For the last few years, I’ve been doing what I call “uncomfortability,” which is the practice of being uncomfortable on a regular basis. One of the best things that has helped completely eliminate any public speaking woes and worries for me is practicing, “on stage,” uncomfortable experiences that make public speaking seem like a piece a cake. Doing stand-up comedy, performing a spoken-word poem I wrote and being a nude model (all experiences I’ve done) are sure ways to position public speaking as a simple, easy feat. Recently, I thought the following before going on stage in front of 1,000 people: “Well, at least I have all my clothing on and no one expects that I will make them laugh.” - Beck Bamberger, BAM Communications

7. Don’t Take Questions At The Podium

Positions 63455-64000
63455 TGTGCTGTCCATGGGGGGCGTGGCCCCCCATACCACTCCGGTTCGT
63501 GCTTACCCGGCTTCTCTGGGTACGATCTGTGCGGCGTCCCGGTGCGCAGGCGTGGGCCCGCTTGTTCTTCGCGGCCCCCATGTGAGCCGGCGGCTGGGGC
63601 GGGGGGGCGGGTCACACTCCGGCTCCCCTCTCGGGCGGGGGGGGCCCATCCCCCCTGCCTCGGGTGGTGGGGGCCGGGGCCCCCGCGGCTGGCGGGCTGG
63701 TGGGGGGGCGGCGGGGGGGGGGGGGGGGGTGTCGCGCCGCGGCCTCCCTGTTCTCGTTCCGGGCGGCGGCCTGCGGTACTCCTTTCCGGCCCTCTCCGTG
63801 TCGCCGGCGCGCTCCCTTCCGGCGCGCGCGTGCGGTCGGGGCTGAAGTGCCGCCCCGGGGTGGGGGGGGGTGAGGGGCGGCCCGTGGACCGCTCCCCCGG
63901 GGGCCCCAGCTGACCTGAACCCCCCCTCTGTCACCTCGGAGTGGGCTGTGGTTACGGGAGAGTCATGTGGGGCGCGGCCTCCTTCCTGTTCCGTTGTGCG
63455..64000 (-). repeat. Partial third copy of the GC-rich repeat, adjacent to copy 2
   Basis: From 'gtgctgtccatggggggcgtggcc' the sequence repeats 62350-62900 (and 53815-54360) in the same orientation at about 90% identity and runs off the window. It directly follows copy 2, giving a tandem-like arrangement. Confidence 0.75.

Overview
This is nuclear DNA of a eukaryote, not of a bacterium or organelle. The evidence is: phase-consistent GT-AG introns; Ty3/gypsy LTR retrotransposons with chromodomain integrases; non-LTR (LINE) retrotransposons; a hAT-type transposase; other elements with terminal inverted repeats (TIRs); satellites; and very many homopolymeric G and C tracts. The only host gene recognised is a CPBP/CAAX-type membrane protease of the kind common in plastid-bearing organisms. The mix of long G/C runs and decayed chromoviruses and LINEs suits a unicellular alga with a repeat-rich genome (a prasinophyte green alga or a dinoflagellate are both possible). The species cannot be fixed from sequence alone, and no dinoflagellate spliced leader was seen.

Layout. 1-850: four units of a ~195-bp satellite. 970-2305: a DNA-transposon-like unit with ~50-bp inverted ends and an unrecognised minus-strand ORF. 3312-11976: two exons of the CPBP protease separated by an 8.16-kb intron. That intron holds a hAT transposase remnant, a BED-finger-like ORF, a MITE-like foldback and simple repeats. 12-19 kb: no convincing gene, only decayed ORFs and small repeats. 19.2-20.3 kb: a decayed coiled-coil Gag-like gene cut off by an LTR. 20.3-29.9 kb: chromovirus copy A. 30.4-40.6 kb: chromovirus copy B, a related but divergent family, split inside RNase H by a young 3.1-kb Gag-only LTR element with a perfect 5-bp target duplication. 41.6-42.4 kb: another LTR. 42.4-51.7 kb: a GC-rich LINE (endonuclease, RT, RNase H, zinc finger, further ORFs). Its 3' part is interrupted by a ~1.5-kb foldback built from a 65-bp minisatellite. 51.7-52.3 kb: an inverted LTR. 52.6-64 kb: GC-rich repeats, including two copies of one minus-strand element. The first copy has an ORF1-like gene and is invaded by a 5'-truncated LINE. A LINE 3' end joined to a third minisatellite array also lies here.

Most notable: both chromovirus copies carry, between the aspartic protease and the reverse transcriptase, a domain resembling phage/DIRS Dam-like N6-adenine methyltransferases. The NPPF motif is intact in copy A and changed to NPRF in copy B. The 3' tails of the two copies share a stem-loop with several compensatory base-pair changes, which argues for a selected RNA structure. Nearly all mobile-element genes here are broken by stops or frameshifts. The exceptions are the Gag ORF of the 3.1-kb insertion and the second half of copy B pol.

When I speak, I don’t budget time for questions at the end of my talk. I use every minute I’m scheduled for and then announce that I’ll take questions out in the hall (or after I’ve sat down, depending on the circumstances). When I know I have to answer questions, I feel like I’m just waiting for someone to ask a question I don’t know the answer to—to try to prove they know more about the topic I’m covering or to change the topic entirely just before everyone leaves. Taking questions in the hall also means I get to meet the folks asking questions, which provides much better networking opportunities. I can take some time to answer questions, even if those questions don’t interest my entire audience. I also have more room to say, “I don’t know” when I answer a question privately. - Thursday Bram, The Responsible Communication Style Guide